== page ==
Contrary to those "D.C. on the Grow" signs that Mayor Marion Barry adopted as his economic development theme last year, the city's economy hasn't kept pace with the highly visible building boom spawned by private development in downtown Washington.
What's more, the District's economic development problems and needs are intensifying, while federal aid is diminishing, a consultant's study prepared for the city last spring concludes.
Economic and financial consultant Judith W. Richards found -- as have others in recent years -- that retailers, wholesalers and light manufacturers continue to move out of the District, citing a lack of expansion space, high taxes and government indifference.
Although business opportunities have been identified and some businesses have been encouraged to invest in the District, "There have not been enough successes to date," Richards said in the study, which was commissioned by the D.C. Office of Economic and Business Development last December.
After a four-month investigation and analysis of economic development activities in the District, Richards concluded that the city is "at a crossroads."
Although the report was presented to city officials more than six months ago, it has been kept under wraps and is being massaged by yet another committee appointed by the mayor to study economic development.
Numerous committees and several studies have addressed the issue of economic development over the past eight years, but there still is no single agency or clearly identifiable plan for implementing economic development projects in the District.
The Richards study provides the kind of blueprint that long has been needed for economic development in the District; however, few are aware of the plan's existence. City officials apparently have decided that it's not in the public interest to release it.
Lawrence Schumake, the OEBD's executive director, agrees with the thrust of the Richards study, adding that it contains "very useful information" and that his office "began to utilize some of her recommendations immediately."
None of those recommendations has been made public, however. Schumake defends his decision not to go public with the study by explaining that "it's a proper concern on my part not to preempt" the mayor, who is said to be planning to establish a so-called super economic development agency.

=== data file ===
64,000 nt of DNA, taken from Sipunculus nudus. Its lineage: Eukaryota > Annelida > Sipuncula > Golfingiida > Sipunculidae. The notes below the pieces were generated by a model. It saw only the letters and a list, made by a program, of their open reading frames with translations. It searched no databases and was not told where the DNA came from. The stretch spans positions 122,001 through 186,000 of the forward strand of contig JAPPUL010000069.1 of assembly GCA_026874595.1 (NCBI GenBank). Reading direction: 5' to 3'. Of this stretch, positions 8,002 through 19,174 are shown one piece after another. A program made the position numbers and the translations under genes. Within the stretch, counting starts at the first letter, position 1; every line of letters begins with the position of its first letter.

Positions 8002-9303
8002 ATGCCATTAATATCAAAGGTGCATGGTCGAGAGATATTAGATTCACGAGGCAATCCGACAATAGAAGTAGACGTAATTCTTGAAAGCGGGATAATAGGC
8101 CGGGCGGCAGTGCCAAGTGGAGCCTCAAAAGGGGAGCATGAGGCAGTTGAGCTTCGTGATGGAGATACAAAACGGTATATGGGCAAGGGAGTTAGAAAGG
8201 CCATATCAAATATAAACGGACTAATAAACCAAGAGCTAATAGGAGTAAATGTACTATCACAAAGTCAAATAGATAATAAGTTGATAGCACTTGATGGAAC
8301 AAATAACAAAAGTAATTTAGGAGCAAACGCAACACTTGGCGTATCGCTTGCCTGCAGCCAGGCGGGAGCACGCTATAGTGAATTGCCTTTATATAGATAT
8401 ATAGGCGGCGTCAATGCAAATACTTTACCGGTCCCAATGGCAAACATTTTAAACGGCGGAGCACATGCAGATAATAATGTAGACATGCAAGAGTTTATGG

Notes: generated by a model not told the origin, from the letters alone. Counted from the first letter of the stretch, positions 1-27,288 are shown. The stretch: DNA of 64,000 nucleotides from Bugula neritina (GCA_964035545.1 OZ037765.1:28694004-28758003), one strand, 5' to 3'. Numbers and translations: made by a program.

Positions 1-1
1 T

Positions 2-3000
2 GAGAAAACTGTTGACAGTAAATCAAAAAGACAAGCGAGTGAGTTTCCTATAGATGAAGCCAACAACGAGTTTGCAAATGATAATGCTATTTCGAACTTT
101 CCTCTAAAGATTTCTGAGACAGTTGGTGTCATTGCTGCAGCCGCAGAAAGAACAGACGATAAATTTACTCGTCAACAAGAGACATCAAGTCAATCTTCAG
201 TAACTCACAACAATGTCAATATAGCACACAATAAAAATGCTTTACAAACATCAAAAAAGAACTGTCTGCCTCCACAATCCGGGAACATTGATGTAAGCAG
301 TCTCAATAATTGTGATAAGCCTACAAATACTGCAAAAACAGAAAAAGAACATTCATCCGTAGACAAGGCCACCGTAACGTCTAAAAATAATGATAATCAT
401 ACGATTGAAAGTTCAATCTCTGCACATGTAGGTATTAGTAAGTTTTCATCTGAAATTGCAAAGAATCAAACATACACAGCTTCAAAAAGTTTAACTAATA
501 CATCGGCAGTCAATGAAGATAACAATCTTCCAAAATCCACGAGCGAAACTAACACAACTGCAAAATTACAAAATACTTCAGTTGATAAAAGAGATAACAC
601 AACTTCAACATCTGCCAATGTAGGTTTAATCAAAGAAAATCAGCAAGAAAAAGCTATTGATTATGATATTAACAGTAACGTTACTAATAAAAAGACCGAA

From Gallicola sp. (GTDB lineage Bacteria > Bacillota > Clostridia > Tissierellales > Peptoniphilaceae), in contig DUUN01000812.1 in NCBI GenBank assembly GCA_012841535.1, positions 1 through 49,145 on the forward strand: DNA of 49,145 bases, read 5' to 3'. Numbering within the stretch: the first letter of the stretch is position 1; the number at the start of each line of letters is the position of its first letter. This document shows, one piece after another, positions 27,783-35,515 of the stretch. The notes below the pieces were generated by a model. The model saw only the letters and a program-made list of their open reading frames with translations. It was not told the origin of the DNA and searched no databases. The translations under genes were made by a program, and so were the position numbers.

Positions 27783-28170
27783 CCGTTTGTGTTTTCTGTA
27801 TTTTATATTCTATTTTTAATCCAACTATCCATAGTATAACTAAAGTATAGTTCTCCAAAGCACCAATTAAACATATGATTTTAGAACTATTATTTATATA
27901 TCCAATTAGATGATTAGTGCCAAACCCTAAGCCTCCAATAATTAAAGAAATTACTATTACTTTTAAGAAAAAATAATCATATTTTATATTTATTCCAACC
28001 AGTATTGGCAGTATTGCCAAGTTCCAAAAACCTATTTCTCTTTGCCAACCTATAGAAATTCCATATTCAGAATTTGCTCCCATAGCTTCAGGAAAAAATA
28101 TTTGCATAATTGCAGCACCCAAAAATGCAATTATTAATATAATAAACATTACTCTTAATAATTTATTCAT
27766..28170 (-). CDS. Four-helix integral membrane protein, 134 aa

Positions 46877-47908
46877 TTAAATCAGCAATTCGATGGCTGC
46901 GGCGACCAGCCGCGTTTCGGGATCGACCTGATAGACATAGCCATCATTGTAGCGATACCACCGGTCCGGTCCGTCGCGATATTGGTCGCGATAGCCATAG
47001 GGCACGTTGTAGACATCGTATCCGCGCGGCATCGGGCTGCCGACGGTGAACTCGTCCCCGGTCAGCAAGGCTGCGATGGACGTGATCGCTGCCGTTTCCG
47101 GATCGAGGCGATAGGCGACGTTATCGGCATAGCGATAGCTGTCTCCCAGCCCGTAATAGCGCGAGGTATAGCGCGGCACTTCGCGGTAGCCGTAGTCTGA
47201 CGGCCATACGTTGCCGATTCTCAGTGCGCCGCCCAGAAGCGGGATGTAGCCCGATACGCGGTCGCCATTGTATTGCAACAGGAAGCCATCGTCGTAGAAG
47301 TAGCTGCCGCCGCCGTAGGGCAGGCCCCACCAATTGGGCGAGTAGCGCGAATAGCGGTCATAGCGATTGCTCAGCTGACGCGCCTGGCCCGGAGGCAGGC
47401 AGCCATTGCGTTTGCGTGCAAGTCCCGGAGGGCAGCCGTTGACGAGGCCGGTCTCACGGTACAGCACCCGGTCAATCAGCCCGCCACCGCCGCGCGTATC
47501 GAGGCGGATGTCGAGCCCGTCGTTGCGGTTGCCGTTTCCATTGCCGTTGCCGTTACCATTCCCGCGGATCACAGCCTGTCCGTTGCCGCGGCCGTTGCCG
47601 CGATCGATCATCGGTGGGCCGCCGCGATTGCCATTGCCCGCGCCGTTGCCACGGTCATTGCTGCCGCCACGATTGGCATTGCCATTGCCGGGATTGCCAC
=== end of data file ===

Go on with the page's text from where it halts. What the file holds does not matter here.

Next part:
The mayor and his advisers may not agree with some of Richards' findings and conclusions, but the study offers a viable plan for coordinating economic development in the District.
The Richards study, a copy of which was made available to The Washington Post, notes that the District's economic development program is relatively new and that most efforts have focused on improving the overall business climate.
In the meantime, however, Richards' research led to the conclusion that the District shares many of the economic development problems of other cities: significant loss of business, a high concentration of low-skilled persons, heavy dependence on real estate tax revenues, and a shortage of developable industrial land.
Her research here and in other cities yielded these findings and recommendations:
* The District needs to develop a more rational system for dealing with businesses and for integrating existing and planned incentive programs. Therefore, it should establish a public-private economic development corporation that would have sole responsibility for coordinating business investment projects.
* The District owns more than 2,000 parcels of land, much of it underutilized or vacant. With no single agency responsible for identifying the land's economic development potential and disposing of it in a way that produces maximum impact, several parcels have been declared surplus and offered for sale to the highest bidder.
Given those circumstances, the District should form a land bank to be administered by the new economic development corporation, Richards recommends.
* More attention needs to be focused on planning industrial areas such as the New York Avenue corridor. "These areas are not generating the maximum number of blue-collar jobs they could with a concerted economic development effort," Richards said. "Moreover, the lack of a cohesive plan deters businesses from investing there and neighborhood residents from backing any economic development initiatives close to their homes."
* The roles of various existing organizations involved in economic development should be clarified and, where possible, those organizations should be combined.
A careful reading of the Richards study suggests that it is a sound economic development guide for the District. Subjecting it to further months of delay in the political, bureaucratic and committee processes hampers economic development when it is most needed.